Alex Caizergues in the 2009 Luderitz Speed Challenge

Frenchman Alex Caizergues (F One) has broken the world kiteboarding speed record with an incredible time of 50.98 knots, breaking his previous world record of 50.57.

Rob Douglas (Cabrinha) also set a new American outright speed sailing record with an equally impressive time of 50.95knots, just three one hundredths of a knot shy of Alex Caizergues.

Many other competitors also recorded noteworthy times including Sebastian Cattelan (Solid) who completed a run of 49.51before falling foul of equipment problems. Christophe Prin-Guenon (F One) got 48.44, Jerome Bila (Genetrix) came in with 47.73.

Charlotte Consorti (F One) again led the ladies with a speed of 44.27 knots -- smashing the French women’s record she set last year of 39.9. Fast, but still a full knot short of Sjoukje Bredenkamp’s outright record of 45.20 set last year.

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Luderitz Speed Challenge

After a week of near calm, broken only by bizarrely unseasonal rainstorms and drizzle, today dawned bright, clear and windy.

The speed strip was opened again, and competitors had another opportunity to train and familiarize themselves with it.

A number of new people have arrived in the past few days - Fred Kloren, Hennie Bredenkamp, Marc Avela pulled into town yesterday evening from Cape Town, and needed a bit of a run to get the 1100km of sitting in a comfy chair out of their legs. It was a great preview for tomorrow, especially for the competitors who had arrived as recently as yesterday.

With the wind blowing blowing between 25 to 30 knots, many riders were recording speeds in the low forties, the fastest time of the day going to Sebastian Cattelan, who recorded an unverified time of 46.5 knots, with Rob Douglas, Jerôme Bila, and Alex Caizergues all hot on his heals.

The rough water near the end of the strip was again proving challenging, with heavy chop -- hitting ‘speed-bumps’ 20-30cm high when you’re doing 80kph+ requires a lot of strength, balance and luck to save a wipeout.

Today’s run showed that almost everyone has stepped up their game from last year, as competitors were recording “training” times that two or three years ago would have meant new records - and the wind was barely even blowing as hard as it can - and does!

Everyone is looking forward to this weekend when the wind is really supposed to come through, with forecasts looking at adding another 10-15 knots to today’s conditions.

Tomorrow, the riders will finally get a chance to prove that their new equipment and new technique will translate into new personal bests and new world records.

Luderitz Speed Challenge

In the build up to this weekend’s forecast of heavy wind, many people are optimistic that this year’s Speed Challenge will again produce new national and international speed sailing records.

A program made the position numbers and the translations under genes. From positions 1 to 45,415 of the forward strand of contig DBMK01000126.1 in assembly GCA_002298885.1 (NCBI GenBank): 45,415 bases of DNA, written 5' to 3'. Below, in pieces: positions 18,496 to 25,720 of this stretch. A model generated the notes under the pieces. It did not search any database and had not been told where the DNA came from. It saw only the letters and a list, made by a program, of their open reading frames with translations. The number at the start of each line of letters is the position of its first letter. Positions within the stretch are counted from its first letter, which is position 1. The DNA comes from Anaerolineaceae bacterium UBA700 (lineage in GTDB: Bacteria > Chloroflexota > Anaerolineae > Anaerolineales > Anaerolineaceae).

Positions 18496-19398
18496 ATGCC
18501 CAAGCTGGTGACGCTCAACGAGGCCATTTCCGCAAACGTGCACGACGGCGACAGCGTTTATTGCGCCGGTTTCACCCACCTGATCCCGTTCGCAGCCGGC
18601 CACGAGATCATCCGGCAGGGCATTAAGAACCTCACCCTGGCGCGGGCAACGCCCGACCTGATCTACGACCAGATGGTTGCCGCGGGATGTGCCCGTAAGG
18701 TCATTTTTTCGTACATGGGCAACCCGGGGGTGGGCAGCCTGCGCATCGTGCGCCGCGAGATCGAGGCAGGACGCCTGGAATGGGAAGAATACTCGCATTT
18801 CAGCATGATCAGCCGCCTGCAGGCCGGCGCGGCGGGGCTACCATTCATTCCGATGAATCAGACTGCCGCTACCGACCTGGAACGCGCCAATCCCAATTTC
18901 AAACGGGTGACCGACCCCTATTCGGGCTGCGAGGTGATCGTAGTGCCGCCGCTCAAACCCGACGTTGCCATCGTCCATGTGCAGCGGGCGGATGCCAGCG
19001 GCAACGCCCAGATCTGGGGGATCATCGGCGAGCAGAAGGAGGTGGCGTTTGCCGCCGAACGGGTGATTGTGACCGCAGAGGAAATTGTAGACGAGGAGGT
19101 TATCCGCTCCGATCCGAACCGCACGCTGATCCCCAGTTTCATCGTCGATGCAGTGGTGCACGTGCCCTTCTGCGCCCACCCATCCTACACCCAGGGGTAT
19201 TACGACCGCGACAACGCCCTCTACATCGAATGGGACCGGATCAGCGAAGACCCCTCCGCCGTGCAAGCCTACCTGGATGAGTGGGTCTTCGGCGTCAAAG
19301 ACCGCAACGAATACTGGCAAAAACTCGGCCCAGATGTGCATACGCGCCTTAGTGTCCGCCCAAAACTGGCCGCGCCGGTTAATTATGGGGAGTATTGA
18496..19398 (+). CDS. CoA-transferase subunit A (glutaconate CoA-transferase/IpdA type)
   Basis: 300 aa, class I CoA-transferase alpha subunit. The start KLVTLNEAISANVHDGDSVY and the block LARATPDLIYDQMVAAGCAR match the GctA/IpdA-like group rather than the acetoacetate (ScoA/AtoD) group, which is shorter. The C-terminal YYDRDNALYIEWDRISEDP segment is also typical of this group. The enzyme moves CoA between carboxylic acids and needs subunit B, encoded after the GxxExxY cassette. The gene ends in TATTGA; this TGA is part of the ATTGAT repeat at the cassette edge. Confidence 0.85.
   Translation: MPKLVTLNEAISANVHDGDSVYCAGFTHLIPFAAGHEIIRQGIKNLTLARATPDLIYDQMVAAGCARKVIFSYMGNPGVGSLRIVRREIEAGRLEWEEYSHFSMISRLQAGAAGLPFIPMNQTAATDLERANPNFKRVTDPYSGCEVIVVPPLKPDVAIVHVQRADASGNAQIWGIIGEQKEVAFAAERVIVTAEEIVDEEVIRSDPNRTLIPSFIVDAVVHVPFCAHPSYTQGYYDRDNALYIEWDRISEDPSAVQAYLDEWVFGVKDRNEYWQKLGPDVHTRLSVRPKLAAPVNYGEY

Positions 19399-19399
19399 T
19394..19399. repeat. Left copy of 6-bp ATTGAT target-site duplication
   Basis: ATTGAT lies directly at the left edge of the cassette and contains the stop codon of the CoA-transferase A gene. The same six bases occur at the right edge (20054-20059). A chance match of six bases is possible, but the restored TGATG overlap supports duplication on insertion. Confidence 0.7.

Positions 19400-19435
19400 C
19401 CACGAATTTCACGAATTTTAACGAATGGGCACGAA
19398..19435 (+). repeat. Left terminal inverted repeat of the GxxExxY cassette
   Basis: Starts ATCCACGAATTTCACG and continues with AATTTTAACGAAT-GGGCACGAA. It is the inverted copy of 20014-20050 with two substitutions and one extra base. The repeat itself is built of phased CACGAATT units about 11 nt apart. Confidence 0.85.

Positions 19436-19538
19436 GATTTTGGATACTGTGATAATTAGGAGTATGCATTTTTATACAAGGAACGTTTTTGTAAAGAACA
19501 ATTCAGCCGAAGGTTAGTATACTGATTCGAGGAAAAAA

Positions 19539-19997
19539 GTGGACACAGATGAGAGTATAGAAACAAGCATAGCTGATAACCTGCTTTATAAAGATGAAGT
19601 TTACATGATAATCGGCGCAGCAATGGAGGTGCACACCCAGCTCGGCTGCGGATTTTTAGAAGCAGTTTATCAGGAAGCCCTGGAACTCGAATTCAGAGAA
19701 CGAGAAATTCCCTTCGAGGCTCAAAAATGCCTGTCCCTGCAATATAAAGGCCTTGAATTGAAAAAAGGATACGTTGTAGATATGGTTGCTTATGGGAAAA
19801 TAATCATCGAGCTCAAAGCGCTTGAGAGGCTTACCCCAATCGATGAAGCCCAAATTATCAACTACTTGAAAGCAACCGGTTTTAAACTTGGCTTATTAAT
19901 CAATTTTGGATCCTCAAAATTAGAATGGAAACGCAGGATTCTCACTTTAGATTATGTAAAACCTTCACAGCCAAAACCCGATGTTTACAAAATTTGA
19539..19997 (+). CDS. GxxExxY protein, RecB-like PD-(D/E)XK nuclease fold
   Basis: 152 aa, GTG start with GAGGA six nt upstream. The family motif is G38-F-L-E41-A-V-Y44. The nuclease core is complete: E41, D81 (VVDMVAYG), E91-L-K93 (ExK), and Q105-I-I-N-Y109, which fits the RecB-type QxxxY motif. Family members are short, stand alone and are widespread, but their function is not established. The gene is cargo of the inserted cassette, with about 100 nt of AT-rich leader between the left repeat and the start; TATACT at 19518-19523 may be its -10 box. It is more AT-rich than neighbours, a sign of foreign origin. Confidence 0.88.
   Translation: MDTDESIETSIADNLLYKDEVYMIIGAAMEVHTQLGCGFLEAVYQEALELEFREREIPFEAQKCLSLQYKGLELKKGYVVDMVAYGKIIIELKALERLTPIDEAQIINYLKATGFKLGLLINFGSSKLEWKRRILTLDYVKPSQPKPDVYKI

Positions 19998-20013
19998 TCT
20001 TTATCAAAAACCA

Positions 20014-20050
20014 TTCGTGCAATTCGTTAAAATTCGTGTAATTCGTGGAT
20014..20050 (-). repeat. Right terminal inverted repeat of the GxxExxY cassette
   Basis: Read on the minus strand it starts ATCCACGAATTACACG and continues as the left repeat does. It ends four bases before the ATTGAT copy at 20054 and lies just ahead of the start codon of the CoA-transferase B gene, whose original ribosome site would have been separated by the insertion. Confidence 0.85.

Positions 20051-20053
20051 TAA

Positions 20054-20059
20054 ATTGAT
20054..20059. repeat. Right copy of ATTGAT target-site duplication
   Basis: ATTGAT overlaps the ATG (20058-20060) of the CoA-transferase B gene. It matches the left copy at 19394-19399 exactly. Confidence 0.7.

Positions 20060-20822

What many people overlook though, is the fact that these results will only become official records after the governing body, the World Sailing Speed Records Council of the International Sailing Federation, ratifies the results. This is why Michael Ellison, the WSSRC commissioner overseeing the 2009 Lüderitz Speed Challenge, is a very important man.

Michael, himself a master mariner, began sailing when he was a child, and went on to work as a merchant marine for most of his life. Michael first became an official observer in 1973, a year after the WSSRC was formed, when he wrote a letter suggesting some changes they needed to make in order to improve the competition.

The council liked his suggestions and invited him to join. This is a man who has now observed countless world record breaking speed sailing runs in the thirty six years he has been officiating. This is a man who knows what it takes to break records, with a powerful sense of what is a fast setup, and what is record-breaking.

I asked Michael today whether he thought it was likely that this year’s Speed Challenge would again produce another world outright speed sailing record.

“Definitely,” he said with the calm certainty that comes with his incredible amounts of experience. “Look, last year, we had three different guys break fifty knots, all on different boards, all using different kites, all of them with different body weights.”

“What this means,” he went on to explain, “is that no-one has found the optimum formula yet.” This year has seen a lot of development on the speed boards - last year the boards were wider with a distinct cut-out at the tail, this year the boards are narrower, with more flex and some concave. There’s also been a lot more training, so the riders have a lot more experience under their belts. “Any one of the these guys, or girls, could have the right wind, blowing in the right direction, with the right water at the right time, and then we could have another two knots. Then we’ll have a new world record,” says Michael.

“What’s important is these guys think they can do it - so they’ll do it”

And if they do, do it, Michael will be right there, helping to make it official.